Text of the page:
Trump is the only American president who has been in court more than out of court since leaving the presidency and faces a real prospect of an indictment and possible conviction. Bannon in August 2020, was charged with conspiracy to commit mail fraud and money laundering in connection with a purported charity that raises money to build a wall on the US southern border. In a textbook picture of pay-to-play, Trump pardoned Bannon, sparing him from a federal trial. But the man is back and now facing fresh charges in a New York court for similar offences and was led away in handcuffs early last month. It turns out that in America, Federal pardons do not cover state offenses.
One of the key characteristics of populism lies in a leader’s belief that they, and they alone, truly represent the people. That explains why Trump has kept clashing with more than century old democratic institutions over the course of his presidency and after. Whenever he ran up against the limits of his constitutional powers, he balked at the idea that somebody else—a judge, a bureaucrat, or a member of Congress—could tell him what to do. He attacked the press who questioned him and attacked civil servants who worked for him. He admired dictators and shamelessly profited from his public office. He repeatedly lied to the public for his own pecuniary gains.
Faced with a choice between their president and the Constitution, a good number of Americans chose Trump and supported insurrectionists who stormed the Capitol. But it’s also important to note that a great majority of the population is horrified by these events. Even as congressional Republicans have mostly stood by their leader as he attacked democratic institutions, a great majority of Republican senators ultimately voted to certify President-Elect Joe Biden’s victory.
The difference between a functional democracy like the type we see in Europe and North America compared to the dictatorship in most of the global South is what the system relies upon to function well. Whereas the former has strong institutions that to a large extent protect the nations against treachery and manipulations of vile men in power, the latter relies on one man (president, king, supreme leader) or group of men.
Successful democratic systems, someone noted, are not designed for governments composed of ethical men and women who are only interested in the public good. If leaders were always virtuous, why then do we need to institute checks and balances in place?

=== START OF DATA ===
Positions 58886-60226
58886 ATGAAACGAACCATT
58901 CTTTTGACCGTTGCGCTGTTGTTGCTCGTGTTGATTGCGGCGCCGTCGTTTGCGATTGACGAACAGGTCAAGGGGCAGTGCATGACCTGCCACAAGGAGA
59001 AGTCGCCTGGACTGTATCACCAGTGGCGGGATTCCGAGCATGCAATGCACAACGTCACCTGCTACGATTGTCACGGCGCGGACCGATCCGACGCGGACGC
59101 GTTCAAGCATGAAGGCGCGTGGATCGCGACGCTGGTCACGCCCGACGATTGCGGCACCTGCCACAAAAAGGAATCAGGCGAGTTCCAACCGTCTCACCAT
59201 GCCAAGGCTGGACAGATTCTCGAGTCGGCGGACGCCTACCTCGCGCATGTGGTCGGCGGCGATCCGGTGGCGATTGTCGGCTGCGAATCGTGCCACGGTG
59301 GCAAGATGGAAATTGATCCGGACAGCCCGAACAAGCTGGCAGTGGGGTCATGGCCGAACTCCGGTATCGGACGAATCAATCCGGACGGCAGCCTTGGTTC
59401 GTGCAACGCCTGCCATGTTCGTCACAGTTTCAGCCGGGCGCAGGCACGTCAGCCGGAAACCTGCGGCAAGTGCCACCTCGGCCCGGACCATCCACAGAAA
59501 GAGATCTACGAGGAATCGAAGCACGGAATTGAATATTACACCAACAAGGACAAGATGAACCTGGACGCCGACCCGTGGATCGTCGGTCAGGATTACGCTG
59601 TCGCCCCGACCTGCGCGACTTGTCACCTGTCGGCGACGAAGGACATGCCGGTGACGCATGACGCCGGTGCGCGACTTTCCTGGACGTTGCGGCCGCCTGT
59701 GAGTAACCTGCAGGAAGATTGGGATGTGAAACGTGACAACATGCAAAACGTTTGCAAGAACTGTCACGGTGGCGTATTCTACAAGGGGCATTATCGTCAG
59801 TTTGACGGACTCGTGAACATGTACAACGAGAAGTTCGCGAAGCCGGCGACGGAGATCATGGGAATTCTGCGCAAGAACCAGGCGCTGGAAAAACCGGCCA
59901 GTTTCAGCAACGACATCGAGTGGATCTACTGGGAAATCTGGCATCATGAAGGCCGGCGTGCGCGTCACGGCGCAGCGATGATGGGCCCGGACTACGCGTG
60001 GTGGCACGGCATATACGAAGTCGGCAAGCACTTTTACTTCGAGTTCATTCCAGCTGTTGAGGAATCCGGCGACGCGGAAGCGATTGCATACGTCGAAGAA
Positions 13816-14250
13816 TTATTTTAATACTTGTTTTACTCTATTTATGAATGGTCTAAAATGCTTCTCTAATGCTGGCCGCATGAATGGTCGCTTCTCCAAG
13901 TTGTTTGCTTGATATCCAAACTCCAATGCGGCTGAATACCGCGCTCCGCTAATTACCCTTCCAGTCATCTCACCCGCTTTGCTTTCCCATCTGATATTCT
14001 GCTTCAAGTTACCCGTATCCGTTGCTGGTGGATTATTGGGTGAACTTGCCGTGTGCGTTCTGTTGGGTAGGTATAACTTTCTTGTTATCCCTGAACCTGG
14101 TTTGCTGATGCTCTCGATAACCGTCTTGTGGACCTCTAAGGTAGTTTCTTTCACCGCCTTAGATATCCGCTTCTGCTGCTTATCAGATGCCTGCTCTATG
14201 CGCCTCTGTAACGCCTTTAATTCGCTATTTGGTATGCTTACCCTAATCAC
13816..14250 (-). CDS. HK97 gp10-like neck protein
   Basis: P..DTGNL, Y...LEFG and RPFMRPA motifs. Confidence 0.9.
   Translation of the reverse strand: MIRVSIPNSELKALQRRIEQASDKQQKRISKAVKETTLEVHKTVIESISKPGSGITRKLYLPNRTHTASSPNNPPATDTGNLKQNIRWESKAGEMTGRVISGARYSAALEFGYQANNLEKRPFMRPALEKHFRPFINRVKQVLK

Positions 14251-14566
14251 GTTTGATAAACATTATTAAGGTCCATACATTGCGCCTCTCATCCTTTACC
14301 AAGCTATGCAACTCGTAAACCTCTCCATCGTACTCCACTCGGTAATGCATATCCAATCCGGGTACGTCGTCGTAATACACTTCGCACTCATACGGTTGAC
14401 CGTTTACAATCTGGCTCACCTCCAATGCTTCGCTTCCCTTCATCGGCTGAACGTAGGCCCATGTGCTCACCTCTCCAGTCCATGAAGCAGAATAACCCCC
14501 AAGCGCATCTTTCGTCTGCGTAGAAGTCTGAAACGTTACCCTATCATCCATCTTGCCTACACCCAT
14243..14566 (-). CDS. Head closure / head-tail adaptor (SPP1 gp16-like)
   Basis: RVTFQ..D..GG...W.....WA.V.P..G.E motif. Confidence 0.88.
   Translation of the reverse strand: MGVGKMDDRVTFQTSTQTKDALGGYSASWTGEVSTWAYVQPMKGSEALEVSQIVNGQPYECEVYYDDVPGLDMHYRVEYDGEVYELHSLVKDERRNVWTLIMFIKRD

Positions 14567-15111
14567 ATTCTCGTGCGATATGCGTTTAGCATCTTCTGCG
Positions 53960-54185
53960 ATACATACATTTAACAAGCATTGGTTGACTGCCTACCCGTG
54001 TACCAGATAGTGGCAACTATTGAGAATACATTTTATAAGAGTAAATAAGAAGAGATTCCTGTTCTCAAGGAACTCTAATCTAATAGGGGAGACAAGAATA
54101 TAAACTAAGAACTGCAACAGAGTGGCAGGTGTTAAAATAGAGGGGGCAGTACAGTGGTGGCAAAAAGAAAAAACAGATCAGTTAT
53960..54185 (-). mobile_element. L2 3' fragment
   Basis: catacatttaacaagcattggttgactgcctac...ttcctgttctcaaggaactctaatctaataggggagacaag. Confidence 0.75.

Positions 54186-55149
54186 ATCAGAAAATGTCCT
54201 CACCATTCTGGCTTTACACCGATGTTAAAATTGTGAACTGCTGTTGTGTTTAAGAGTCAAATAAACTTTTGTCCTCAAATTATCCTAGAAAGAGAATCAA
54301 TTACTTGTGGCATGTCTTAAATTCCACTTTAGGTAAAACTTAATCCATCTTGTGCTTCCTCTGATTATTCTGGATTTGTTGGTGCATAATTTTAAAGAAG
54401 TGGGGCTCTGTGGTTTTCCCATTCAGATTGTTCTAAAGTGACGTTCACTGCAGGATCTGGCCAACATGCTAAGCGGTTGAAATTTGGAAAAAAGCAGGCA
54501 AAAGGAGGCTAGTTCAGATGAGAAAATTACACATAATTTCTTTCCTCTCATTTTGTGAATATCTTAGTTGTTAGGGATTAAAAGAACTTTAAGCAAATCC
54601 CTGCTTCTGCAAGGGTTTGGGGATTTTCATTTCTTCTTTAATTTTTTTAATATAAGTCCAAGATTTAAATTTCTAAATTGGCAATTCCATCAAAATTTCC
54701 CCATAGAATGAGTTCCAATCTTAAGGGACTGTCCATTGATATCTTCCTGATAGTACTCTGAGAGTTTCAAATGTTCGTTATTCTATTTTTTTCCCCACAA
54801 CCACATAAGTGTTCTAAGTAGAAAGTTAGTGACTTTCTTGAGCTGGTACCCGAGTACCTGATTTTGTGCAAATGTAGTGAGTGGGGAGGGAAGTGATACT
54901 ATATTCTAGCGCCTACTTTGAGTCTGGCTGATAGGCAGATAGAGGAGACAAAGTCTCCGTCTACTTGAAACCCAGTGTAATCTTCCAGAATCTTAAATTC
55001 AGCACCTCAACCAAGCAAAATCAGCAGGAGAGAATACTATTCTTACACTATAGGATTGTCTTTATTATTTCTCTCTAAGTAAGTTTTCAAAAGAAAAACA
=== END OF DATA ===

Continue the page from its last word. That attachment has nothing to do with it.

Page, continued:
On the argument over which one should come first between strong institutions and good leadership, we would be pursuing something similar to the chicken or egg controversy. That said, there is no question that no matter how strong a system is, it could be subverted by an immoral leader buoyed by a bunch of the unsophisticated. The matter of Donald Trump is a great case in point. Great institutions need good leaders who believe in them to work. Great leaders, in turn, rely on strong institutions to emerge. The roles are complementary.
Today, in the midst of uncertainties of whether or not American democracy would endure, the nation’s strong democratic institutions have come to the rescue. But systems and institutions desperately need men who are willing to stand up for them and make them work. The fact that Trump did not tear down the major guardrails of democracy does not mean that all is well with the old system in the United States.
Of all the solutions put forward to address these monumental challenges, implementing term limits for political office holders is the one way America can raise men with balls; those who could ride against the tide of authoritarian populism and protect the world’s oldest democracy.
In a democracy, I like to imagine the system as a woman that sired many offspring called institutions. This woman protecting those crucial guardrails of democracy, is the last man standing in America today.
Dr. Agbo, a Public Affairs analyst is the coordinator of African Center for Transparency and Convener of Save Nigeria Project. Email: Eagleosmund@yahoo.com